If you follow Charlie on Instagram (@offset_warehouse) you’ll see some photos of the gorgeous frocks participants created on the day.

I also want to mention the venue where the event was held – Building Bloqs (www.buildingbloqs.com) a wonderful open access making space in north London. They have a fully equipped sewing studio complete with a range of industrial machines and pressing equipment and the team there aim to offer affordable spaces for designers and small scale manfacturers and honestly, I’d love to work in that studio!! The whole thing was just spot on, we need more spaces and events like this.

I’ve got my copy of “Zero Waste Fashion Design” by Timo Rissanen & Holly McQuillan,

here’s some suggested reading and watching if you’re inspired and want to know more:

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My Month on Social Media – April 2017

Not everyone does social media, but as someone who does, I can see its pitfalls:

it’s so quick that sometimes it’s easier to post something on social media than to give it more time and space in a blog post,

not everyone uses social media and I have no real control over who sees what I post as they’re now all controlled by algorithms (with the exception of Twitter)

and its advantages:

because I post regularly on social media it acts as a kind of diary.

So, for a while now I’ve been trying to think of a way to bring the 2 (blogging and social media) together and this is what I’ve come up with. A blog post at the end of each month to collect the highlights of my news and news I’ve found elsewhere and shared on my social media channels.

So, here goes……

INSTAGRAM

  • I started doing the #100daysproject, where you set yourself a creative theme or challenge and post a photo a day of your progress. I set myself a #100daysofpattern challenge to continue the work I started on my screen printing course at the end of last year and have included some of my posts here: top centre is work I started at a collage workshop led by local Brighton artist Esther Cox, centre left is a one of my designs printed on a length of cotton poplin from Spoonflower that I’ll be sewing up very soon and centre bottom is one version of a pin print I started working on.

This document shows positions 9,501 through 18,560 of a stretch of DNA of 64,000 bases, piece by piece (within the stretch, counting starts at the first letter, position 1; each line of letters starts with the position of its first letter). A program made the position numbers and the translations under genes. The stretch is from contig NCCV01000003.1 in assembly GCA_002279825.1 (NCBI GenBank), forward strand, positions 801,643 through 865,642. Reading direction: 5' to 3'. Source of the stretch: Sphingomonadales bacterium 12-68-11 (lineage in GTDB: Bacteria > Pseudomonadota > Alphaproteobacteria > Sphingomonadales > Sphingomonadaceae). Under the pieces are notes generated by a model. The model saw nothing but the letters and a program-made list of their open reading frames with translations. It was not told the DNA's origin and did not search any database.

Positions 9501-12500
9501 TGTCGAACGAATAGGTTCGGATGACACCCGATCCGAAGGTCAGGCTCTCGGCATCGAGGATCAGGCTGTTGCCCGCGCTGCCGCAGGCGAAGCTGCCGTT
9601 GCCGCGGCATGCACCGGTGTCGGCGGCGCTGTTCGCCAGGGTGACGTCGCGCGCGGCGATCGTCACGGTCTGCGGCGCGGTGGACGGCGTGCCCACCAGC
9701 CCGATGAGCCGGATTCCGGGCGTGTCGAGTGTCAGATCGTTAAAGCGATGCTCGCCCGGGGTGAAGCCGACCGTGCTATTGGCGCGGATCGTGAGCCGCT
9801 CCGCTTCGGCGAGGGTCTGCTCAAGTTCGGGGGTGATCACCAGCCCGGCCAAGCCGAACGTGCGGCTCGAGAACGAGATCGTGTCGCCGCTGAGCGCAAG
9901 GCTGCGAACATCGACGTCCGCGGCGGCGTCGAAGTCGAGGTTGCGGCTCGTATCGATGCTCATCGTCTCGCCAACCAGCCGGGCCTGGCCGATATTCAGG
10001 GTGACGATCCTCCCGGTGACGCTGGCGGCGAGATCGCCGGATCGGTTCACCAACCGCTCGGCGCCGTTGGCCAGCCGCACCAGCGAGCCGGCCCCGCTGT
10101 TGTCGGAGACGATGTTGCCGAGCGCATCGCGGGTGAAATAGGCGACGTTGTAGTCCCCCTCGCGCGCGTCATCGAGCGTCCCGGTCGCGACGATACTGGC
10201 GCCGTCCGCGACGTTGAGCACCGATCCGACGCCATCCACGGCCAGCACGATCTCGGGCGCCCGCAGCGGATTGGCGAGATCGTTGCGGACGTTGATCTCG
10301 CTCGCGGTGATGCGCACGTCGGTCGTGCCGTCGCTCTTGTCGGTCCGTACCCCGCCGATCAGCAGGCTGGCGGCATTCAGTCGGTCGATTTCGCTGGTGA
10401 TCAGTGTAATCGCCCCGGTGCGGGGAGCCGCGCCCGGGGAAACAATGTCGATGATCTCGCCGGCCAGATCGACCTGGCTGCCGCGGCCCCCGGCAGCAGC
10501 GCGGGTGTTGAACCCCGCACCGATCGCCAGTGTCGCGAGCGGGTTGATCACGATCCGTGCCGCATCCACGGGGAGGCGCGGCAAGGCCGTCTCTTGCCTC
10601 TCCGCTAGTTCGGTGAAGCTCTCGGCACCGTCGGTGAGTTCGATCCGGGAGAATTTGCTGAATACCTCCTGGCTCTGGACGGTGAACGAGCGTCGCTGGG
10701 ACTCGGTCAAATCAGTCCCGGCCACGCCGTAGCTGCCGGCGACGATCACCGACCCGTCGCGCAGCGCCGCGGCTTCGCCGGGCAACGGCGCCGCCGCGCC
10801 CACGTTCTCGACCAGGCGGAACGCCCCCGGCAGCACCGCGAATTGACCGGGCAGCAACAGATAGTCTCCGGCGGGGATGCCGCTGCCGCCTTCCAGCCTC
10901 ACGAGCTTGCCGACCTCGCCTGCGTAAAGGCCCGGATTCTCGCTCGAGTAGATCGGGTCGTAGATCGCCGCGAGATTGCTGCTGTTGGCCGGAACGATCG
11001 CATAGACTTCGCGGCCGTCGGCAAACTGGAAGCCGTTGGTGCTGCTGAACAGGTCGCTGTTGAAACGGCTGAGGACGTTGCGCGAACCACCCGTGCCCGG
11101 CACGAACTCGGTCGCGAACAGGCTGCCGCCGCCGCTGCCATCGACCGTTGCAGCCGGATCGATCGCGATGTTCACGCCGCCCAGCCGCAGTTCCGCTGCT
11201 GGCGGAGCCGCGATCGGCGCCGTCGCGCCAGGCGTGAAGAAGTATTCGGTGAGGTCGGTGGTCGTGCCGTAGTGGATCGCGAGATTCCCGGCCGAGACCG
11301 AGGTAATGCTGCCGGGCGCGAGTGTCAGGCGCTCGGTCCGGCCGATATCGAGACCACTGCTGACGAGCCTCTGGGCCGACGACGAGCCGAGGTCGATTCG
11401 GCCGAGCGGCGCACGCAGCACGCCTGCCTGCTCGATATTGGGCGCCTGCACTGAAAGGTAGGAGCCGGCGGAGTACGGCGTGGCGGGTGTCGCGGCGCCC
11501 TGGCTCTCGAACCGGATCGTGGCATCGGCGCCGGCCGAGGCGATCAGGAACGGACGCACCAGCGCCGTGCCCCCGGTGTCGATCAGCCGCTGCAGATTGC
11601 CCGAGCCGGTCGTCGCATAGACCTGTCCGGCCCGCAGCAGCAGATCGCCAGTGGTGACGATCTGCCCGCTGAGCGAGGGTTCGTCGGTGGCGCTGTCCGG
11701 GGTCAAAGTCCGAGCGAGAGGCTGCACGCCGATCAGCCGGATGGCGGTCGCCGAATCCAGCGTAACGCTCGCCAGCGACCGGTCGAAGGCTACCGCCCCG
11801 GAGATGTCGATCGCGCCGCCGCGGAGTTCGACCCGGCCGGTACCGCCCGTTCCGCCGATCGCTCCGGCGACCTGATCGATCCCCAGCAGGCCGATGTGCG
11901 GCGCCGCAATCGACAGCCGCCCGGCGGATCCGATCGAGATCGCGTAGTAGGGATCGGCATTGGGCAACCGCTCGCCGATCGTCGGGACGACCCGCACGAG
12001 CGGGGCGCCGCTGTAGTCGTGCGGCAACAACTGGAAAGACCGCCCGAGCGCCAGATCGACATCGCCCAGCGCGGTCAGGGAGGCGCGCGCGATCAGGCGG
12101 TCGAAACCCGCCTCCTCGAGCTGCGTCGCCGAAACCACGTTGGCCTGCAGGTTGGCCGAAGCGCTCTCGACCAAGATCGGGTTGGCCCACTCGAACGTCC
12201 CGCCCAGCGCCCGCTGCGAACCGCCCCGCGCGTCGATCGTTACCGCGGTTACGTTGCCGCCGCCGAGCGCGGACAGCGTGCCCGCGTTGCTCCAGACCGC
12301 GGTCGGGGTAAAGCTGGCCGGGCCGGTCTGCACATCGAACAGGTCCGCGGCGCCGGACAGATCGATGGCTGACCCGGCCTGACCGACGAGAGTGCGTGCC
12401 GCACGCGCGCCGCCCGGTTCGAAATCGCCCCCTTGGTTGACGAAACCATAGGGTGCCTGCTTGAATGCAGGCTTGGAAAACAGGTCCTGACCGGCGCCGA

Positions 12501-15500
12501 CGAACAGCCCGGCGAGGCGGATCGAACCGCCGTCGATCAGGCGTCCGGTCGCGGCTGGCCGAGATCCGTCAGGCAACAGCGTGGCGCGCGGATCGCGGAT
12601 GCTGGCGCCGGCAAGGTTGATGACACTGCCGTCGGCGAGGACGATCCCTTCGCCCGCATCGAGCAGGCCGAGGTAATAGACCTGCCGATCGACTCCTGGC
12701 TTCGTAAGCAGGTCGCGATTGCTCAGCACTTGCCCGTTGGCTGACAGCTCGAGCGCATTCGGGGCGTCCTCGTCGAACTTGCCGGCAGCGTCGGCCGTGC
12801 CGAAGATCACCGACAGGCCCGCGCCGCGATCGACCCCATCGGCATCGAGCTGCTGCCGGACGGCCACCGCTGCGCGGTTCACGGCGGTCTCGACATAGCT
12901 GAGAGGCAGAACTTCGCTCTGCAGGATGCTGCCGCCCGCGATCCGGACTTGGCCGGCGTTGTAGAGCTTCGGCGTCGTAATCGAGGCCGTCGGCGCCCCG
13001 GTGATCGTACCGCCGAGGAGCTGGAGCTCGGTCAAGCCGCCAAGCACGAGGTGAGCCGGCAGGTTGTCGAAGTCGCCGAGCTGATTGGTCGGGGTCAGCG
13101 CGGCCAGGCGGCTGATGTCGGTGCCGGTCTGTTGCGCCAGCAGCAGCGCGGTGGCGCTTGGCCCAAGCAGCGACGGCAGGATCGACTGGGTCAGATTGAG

• Some gorgeous makes from my patterns old and new popped up on Instagram this month, my highlights were these 2 completely different Fulwood dresses (centre right) – I just love how the same pattern can produce such different results! Bottom left is Naz’s 2nd make from a new pattern I’ve been working on for a while (perks of being a MIY Workshop student), she’s a big fan of it already.
  • We shot the last batch of samples for “A Beginner’s Guide to Sewing With Knitted Fabrics” this month (centre image and top left). I got the neon pink fabric paint out for that top left sample and I was soooo happy with the results, I can’t wait for you to see the finished thing.
  • Finally I had a relaxing long weekend with the dogs back home in Sheffield for my dad’s birthday (top right and bottom right), highlights included visiting one of my favourite places – Yorkshire Sculpture Park. If you’re ever up that way (just off the M1 between Sheffield and Leeds), go visit; if you like art and the outdoors you’ll love it.

FACEBOOK

I have two Facebook pages; a MIY Collection one and a MIY Workshop one. Occasionally I share interesting things I’ve seen elsewhere on Facebook, my blog posts and this month links to my Sewing Dictionary and Fabric Dictionary. Have you seen them? They’re right here on my blog:

SEWING DICTIONARY     FABRIC DICTIONARY

TWITTER

On Twitter I shared this review of the the Granville Wrap skirt from ” A Beginner’s Guide to Making Skirts”,

this great tip for zip ends from C-L Hardie (sewing producer on the Sewing Bee TV shows)

and a polarising piece about feminism and labels which really is a thought-provoking read if you’re a woman, a feminist, running a business, or all of the above…..

PINTEREST

I have to confess I mainly use Pinterest for my own ideas / inspiration (I’m thinking I really should up my Pinterest game……..one day, soon…) and have most recently been collecting images that have been inspiring my print / pattern experiments…..

I’ve recently discovered John Piper’s beautiful collages thanks to Esther Cox

and have become a little obsessed with Ellsworth Kelly’s beautifully simple line drawings of plants and flowers.

I did also find and pin some great sewing resources recently,

such as this great illustration of how to sew a cuff placket.

Last but definitely not least, each April sees growing awareness for Fashion Revolution Day and this year I had a timely postal delivery of this Kickstarter project by Safia Minney (founder of ethical clothing company People Tree) that I backed way back last year.

Anyone who buys clothing from high street brands should read this book, but I know that most sewists in particular will find it useful (if not shocking). You can get a copy here.

So, that’s it, my April on Social Media. I’d love to know what you think?